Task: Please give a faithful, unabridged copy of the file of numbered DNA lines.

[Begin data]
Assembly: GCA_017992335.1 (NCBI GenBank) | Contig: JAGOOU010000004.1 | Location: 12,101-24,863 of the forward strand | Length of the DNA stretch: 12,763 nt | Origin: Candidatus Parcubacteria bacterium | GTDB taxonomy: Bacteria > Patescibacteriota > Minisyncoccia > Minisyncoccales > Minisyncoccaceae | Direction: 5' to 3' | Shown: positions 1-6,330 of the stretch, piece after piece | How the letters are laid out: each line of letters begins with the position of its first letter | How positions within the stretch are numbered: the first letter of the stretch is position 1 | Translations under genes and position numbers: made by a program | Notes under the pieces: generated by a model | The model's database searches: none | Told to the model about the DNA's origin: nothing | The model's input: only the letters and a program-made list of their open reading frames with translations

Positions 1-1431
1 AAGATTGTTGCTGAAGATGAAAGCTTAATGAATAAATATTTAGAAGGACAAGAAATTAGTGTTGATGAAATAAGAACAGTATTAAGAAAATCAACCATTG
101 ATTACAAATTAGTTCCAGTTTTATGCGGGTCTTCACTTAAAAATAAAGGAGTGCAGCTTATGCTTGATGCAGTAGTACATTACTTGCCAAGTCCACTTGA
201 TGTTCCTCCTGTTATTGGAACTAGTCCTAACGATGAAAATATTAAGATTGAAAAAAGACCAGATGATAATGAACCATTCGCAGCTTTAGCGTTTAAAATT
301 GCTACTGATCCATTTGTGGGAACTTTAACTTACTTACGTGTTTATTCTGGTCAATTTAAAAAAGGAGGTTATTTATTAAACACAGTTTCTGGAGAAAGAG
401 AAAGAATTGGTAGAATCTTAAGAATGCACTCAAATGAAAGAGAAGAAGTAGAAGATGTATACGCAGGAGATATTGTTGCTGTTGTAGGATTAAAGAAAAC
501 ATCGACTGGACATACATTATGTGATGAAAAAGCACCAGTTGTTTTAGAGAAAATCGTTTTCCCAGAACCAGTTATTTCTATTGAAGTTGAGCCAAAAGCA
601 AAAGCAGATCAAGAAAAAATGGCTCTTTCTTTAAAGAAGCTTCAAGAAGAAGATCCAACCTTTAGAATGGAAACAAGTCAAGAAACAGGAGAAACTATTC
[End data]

Assembly: GCA_017992335.1 (NCBI GenBank) | Contig: JAGOOU010000004.1 | Location: 12,101-24,863 of the forward strand | Length of the DNA stretch: 12,763 nt | Origin: Candidatus Parcubacteria bacterium | GTDB taxonomy: Bacteria > Patescibacteriota > Minisyncoccia > Minisyncoccales > Minisyncoccaceae | Direction: 5' to 3' | Shown: positions 1-6,330 of the stretch, piece after piece | How the letters are laid out: each line of letters begins with the position of its first letter | How positions within the stretch are numbered: the first letter of the stretch is position 1 | Translations under genes and position numbers: made by a program | Notes under the pieces: generated by a model | The model's database searches: none | Told to the model about the DNA's origin: nothing | The model's input: only the letters and a program-made list of their open reading frames with translations

Positions 1-1431
1 AAGATTGTTGCTGAAGATGAAAGCTTAATGAATAAATATTTAGAAGGACAAGAAATTAGTGTTGATGAAATAAGAACAGTATTAAGAAAATCAACCATTG
101 ATTACAAATTAGTTCCAGTTTTATGCGGGTCTTCACTTAAAAATAAAGGAGTGCAGCTTATGCTTGATGCAGTAGTACATTACTTGCCAAGTCCACTTGA
201 TGTTCCTCCTGTTATTGGAACTAGTCCTAACGATGAAAATATTAAGATTGAAAAAAGACCAGATGATAATGAACCATTCGCAGCTTTAGCGTTTAAAATT
301 GCTACTGATCCATTTGTGGGAACTTTAACTTACTTACGTGTTTATTCTGGTCAATTTAAAAAAGGAGGTTATTTATTAAACACAGTTTCTGGAGAAAGAG
401 AAAGAATTGGTAGAATCTTAAGAATGCACTCAAATGAAAGAGAAGAAGTAGAAGATGTATACGCAGGAGATATTGTTGCTGTTGTAGGATTAAAGAAAAC
501 ATCGACTGGACATACATTATGTGATGAAAAAGCACCAGTTGTTTTAGAGAAAATCGTTTTCCCAGAACCAGTTATTTCTATTGAAGTTGAGCCAAAAGCA
601 AAAGCAGATCAAGAAAAAATGGCTCTTTCTTTAAAGAAGCTTCAAGAAGAAGATCCAACCTTTAGAATGGAAACAAGTCAAGAAACAGGAGAAACTATTC